Day Trading Success - The Key is Survival

By: Mike Reed

A lot of traders, especially new traders, are looking for a list of simple trading rules to follow. "Rules-based trading" is better than an undisciplined approach, that's for sure. But simple mechanical rules have not worked for me. Like every successful discretionary trader, I've learned to recognize a group of high probability situations (or setups) that put the odds on my side. In a way, these setups are "rules", but they are essential.

Most new traders tend to focus just about all their time and energy on finding nearly perfect "setups", but trade setups, even very good ones, are NOT the key to successful trading. It's the WAY you trade your setups that keeps your losses smaller than your gains. And this is the single most essential key to trading success. To me, the process of limiting losses is more than just money management, it is survival.

I can't give you a list of mechanical survival rules that will take the place of experience and make you a successful trader overnight, but if you stick to the following principles in your trading, you'll be on track. You'll be doing just about the opposite of the crowd, and you'll eventually learn to limit your losses. Limiting your losses is the only way I know to make money in this business.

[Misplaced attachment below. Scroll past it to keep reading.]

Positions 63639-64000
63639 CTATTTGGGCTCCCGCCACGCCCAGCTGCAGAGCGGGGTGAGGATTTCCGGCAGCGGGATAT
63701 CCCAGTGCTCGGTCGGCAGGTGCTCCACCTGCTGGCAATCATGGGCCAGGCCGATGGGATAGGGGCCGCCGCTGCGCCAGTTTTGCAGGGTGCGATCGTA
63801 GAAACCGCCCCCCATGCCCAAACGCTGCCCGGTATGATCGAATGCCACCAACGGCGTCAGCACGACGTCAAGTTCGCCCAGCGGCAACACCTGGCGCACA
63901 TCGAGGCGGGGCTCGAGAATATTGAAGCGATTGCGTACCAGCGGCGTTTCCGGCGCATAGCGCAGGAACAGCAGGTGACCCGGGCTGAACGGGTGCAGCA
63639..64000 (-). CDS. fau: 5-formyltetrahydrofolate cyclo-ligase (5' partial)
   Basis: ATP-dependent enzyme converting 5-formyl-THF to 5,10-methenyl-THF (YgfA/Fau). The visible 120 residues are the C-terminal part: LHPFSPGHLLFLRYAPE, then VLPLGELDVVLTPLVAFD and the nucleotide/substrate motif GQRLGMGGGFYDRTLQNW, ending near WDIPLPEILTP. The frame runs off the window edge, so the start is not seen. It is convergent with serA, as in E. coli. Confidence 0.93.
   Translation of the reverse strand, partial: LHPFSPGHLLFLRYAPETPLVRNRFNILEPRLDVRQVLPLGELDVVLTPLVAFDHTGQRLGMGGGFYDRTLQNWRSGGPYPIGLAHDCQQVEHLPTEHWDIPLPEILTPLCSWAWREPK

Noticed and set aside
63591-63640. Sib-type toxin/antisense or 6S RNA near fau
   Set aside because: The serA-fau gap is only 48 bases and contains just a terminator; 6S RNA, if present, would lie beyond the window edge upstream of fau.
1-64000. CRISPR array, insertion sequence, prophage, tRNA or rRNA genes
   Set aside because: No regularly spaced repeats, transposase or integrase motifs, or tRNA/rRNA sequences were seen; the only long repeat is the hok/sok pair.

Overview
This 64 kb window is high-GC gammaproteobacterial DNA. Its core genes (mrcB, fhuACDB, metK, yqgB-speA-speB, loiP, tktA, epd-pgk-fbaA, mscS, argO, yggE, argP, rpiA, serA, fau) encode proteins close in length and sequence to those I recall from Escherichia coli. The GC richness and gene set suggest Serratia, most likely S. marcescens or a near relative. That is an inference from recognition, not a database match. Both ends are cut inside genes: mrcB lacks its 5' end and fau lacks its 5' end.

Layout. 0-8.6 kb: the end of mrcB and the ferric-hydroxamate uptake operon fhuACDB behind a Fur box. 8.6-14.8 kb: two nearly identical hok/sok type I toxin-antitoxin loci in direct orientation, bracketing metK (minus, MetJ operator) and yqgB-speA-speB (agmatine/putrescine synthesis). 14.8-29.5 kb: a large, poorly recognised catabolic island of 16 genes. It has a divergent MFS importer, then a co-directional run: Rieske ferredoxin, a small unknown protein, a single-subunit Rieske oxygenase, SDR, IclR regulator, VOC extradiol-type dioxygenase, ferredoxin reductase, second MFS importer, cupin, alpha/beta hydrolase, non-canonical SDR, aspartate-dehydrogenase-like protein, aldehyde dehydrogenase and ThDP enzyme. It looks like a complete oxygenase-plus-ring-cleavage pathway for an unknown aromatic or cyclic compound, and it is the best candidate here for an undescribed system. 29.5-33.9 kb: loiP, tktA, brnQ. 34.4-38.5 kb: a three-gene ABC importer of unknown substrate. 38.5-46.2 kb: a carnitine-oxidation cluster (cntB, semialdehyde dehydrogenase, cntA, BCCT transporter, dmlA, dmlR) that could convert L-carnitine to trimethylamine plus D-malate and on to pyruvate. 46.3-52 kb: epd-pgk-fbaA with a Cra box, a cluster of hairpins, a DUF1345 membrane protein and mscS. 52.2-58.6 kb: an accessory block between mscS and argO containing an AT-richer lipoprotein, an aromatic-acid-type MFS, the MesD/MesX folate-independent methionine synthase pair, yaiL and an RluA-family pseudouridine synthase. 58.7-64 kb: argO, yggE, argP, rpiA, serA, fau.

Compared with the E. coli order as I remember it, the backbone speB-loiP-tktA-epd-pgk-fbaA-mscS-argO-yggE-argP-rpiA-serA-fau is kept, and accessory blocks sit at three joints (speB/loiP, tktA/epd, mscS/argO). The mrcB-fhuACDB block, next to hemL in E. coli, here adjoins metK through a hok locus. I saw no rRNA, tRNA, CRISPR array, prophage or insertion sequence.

The following guidelines will sound radical, but they have guided me in making my living from trading for 20 plus years.

1. If a trade doesn't go your way within the first one to five minutes, get out. I usually get out within one or two minutes as soon as my perceived edge is gone.

2.If a trade goes against you in the first few seconds, begin drawing in your hard stop and,or your target, trying to get out of the trade at break even.

3. Never let your hard stops get hit. When it happens, you may want to take a break and get some fresh air.

4.Hard stops are adjusted to market conditions. At the moment (July 6,2005) I am using 1.50 point hard stops on the SP futures.

5. Never move your hard stop away from your entry point, hoping that a bad trade will turn around.

6. If you find yourself HOPING as you trade, it is a clear sign that you are not following good survival (money management) principles.

It will be impossible to put these principles together without a set of high-probability setups. Without good setups, trading is just a flip of the coin.

Trading
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